Having “that talk” is often a very difficult one to start.
First……….. who starts the conversation? The parents? The Children? Maybe it is a trusted advisor or attorney. Here are some possible “starter” discussions:
Is there an acknowledgement that a time will come to transfer decision-making and the management of day-to-day responsibilities to someone else. Who will this person be? Is it a single individual or are the responsibilities shared? Maybe one person handles financial, the other medical.
What are the “ground rules” and possible triggers that will affect a change in responsibilities? Will it be just bill paying, driving, living arrangements or medical as well?
Last, a more in-depth conversation on:
Financing future needs, including medical and long-term care needs (In-Home Care, Assisted Living, Memory Care or Skilled Nursing)
Selecting affordable and safe living arrangements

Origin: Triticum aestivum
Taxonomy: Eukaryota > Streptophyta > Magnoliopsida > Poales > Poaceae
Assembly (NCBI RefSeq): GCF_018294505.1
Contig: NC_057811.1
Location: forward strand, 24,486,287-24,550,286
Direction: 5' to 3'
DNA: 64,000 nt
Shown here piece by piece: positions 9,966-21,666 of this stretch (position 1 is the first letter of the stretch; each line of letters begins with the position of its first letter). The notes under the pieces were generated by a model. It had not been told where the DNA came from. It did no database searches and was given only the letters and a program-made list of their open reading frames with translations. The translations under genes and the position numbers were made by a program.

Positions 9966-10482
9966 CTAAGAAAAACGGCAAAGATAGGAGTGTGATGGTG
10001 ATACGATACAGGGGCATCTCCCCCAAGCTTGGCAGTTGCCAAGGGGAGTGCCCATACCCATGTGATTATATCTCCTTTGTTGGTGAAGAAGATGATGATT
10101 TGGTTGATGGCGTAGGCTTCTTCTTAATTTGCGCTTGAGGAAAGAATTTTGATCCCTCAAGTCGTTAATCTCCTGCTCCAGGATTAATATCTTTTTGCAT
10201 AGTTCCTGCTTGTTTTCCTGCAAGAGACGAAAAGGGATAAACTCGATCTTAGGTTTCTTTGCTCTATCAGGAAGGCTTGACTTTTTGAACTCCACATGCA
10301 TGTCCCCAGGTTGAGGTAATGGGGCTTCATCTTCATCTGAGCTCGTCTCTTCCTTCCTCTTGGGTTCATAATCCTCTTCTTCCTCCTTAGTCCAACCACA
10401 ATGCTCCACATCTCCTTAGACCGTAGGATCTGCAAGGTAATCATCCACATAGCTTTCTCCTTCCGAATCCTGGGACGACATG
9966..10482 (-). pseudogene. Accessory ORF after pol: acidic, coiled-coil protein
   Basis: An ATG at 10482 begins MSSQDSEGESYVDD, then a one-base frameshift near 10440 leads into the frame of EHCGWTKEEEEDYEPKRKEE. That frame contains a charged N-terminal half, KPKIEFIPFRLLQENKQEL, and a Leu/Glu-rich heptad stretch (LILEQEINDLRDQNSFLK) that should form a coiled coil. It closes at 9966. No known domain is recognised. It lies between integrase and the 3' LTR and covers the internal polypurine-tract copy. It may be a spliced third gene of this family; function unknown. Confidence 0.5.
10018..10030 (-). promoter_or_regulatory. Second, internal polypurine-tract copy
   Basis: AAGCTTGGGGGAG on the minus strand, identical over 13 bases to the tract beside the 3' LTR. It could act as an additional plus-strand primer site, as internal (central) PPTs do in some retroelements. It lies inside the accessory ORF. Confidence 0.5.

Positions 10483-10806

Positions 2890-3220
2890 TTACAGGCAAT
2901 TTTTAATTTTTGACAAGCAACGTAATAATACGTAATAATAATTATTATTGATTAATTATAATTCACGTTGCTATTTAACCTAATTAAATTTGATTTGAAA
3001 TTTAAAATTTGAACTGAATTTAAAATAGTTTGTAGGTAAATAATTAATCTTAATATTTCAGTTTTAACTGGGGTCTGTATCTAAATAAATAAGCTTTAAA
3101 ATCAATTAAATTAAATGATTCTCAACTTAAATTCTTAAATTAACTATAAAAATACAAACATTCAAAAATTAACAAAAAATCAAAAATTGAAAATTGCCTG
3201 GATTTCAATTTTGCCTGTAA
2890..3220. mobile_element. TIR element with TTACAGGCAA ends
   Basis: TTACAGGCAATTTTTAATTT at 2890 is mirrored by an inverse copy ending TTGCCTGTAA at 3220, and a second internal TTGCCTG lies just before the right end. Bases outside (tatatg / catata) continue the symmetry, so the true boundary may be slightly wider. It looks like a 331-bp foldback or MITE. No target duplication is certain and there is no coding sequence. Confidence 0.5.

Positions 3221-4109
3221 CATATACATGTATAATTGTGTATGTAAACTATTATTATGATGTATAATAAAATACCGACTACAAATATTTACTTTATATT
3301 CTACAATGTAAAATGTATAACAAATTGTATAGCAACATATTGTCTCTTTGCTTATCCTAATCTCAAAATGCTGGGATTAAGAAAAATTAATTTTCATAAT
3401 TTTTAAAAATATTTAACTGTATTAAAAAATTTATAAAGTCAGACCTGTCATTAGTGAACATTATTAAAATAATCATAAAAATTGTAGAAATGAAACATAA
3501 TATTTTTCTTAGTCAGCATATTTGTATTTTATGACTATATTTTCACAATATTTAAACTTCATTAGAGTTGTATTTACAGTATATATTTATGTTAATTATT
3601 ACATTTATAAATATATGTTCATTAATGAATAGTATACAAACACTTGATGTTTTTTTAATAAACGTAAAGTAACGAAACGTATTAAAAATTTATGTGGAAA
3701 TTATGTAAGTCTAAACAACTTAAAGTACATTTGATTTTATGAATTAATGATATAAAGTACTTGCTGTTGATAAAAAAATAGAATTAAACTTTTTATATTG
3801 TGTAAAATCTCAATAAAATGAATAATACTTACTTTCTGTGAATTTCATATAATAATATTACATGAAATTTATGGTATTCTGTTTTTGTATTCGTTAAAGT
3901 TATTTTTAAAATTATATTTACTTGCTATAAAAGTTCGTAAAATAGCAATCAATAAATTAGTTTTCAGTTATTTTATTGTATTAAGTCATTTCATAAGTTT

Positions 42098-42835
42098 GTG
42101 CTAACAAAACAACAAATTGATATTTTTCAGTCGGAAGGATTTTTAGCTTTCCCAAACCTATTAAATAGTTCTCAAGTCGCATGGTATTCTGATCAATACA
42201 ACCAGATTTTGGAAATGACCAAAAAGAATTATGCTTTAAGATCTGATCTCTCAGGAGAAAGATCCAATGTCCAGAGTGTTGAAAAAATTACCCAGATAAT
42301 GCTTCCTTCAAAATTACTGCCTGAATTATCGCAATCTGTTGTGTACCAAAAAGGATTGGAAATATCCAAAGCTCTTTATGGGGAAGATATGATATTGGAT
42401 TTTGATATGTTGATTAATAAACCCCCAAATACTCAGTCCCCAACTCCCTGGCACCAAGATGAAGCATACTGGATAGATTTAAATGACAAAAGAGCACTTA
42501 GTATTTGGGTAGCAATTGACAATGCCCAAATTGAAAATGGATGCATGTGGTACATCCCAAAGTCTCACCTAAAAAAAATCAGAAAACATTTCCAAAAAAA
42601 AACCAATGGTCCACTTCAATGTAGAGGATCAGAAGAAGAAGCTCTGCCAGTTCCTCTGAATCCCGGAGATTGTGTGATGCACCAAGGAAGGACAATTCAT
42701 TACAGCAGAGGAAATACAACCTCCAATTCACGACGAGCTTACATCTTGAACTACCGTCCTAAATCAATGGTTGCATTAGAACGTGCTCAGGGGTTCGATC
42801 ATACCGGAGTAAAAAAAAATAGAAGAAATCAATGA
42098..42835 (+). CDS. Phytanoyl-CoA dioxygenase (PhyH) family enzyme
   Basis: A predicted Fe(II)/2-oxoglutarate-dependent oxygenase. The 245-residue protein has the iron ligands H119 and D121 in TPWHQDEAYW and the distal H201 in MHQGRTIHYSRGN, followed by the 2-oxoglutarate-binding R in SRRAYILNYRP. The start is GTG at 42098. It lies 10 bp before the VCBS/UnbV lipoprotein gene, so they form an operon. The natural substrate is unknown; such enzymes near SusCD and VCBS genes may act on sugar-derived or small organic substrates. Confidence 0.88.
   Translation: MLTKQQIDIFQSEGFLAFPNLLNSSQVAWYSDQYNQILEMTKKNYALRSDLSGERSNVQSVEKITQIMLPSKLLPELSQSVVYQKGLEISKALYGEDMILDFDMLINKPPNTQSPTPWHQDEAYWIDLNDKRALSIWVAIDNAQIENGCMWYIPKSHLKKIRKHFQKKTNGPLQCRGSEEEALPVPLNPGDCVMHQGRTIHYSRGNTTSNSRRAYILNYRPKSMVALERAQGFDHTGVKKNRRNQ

Setting up for the best possible medical care (Doctors, hospitals, physical therapy, etc)
End of life decisions.
We believe these steps are extremely important, but more so, do you have the proper legal documents to accomplish these goals?
*Powers of attorney: both Durable (or Financial) and Health. To give legal authority to accomplish both day to day tasks as well as more complex issues such as setting up a Trust, or revising a Trust.
*Advance Directive (or Living Will): Let those we love know how we want to handle feeding, hydration, pain relief and final resting place.
*Your Will: Giving clear direction as to how you want your property – real estate, cash assets, collectibles, family treasures divided based upon your wishes. If your distributions are more complex………. possibly a blended marriage, complex distributions, special needs children (or spouse), you may consider a revocable or irrevocable TRUST.
If you have any questions on basic Estate Planning, please contact us. There is never a charge for the initial consultation.
Rick Messemer, Community Liaison
Carolina Estate Counsel, Elder and Estate Law